Rangelands are complex social-ecological systems (SES) commonly used to support ranching and other agrarian livelihoods. Common to Earth's drylands, rangelands are susceptible to drought, desertification, and land degradation from both climatic and human activities. In the arid Americas, ranching communities are often located in watersheds and rely on local riparian resources (e.g. surface- and ground-water) to support crop and animal cultivation. However, anthropogenic climate change in combination with intensified agriculture integrated into international markets degrade both landscape and water resources. In Sonora, Mexico's Río San Miguel Watershed we find via an interdisciplinary set of methods that rangeland productivity, surface-water reaches, and aquifers are reduced to critical levels, agrarian livelihoods endangered, and within this dynamic, that downstream locations are less resilient and water secure than operations upstream. This spatio-temporal dynamic to water insecurity is due both to (a) latitudinal-based climatic changes and (b) upstream groundwater pumping activity. Participatory rapid rural appraisal, agro-ecosystem analysis, and remote sensing tell us how climate, landscape, water, and ranching operation dynamics are interrelated and affect SES morphology and resilience across time, operations, and sub-watersheds. Partnerships and cooperation among ranchers, sub-watersheds, and institutions are among the management and policy interventions available to prepare for or mitigate the developing social-ecological crisis in the watershed. Lessons from Mexico's Río San Miguel Watershed are relevant for other drylands, agrarian systems, and groundwater-reliant economies, especially as the specter of long-term global climate change and water insecurity looms large for many of the Earth's social-ecological systems.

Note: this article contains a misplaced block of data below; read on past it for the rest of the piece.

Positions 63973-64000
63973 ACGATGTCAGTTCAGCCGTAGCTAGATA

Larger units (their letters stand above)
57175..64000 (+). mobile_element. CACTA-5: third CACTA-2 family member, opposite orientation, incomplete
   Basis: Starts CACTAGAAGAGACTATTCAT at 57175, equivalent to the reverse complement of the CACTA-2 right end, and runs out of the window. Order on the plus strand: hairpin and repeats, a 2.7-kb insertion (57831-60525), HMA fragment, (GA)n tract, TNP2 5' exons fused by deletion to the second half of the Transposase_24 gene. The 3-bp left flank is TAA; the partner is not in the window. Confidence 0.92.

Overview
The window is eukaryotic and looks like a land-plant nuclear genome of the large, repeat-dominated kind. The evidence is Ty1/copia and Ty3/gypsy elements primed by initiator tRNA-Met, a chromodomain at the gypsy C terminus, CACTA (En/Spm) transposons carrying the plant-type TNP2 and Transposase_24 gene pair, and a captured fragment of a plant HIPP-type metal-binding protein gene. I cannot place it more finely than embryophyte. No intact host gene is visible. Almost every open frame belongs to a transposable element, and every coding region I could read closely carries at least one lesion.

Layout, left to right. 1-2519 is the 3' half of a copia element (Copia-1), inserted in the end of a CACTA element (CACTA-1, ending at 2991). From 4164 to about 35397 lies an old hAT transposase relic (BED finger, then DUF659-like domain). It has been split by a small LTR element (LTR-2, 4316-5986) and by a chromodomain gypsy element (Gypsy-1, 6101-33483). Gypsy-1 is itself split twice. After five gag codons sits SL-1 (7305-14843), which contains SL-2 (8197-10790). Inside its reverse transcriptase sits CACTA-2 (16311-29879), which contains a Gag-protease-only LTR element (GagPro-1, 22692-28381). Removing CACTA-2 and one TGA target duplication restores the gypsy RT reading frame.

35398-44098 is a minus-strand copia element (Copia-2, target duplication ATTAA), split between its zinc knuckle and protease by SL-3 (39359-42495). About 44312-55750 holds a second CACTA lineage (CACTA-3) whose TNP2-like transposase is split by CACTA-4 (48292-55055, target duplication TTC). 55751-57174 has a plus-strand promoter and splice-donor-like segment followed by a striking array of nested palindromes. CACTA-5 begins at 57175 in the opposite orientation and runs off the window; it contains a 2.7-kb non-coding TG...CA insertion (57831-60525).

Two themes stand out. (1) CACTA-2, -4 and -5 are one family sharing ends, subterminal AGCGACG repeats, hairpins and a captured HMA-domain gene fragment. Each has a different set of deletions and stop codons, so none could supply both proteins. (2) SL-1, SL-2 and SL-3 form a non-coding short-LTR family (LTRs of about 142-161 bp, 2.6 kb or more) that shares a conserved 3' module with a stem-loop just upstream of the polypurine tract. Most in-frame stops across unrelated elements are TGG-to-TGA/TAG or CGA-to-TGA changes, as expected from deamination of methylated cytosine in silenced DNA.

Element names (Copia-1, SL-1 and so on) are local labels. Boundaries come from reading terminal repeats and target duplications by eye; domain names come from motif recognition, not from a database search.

All Science Journal Classification (ASJC) codes
- Ecology, Evolution, Behavior and Systematics
- Earth-Surface Processes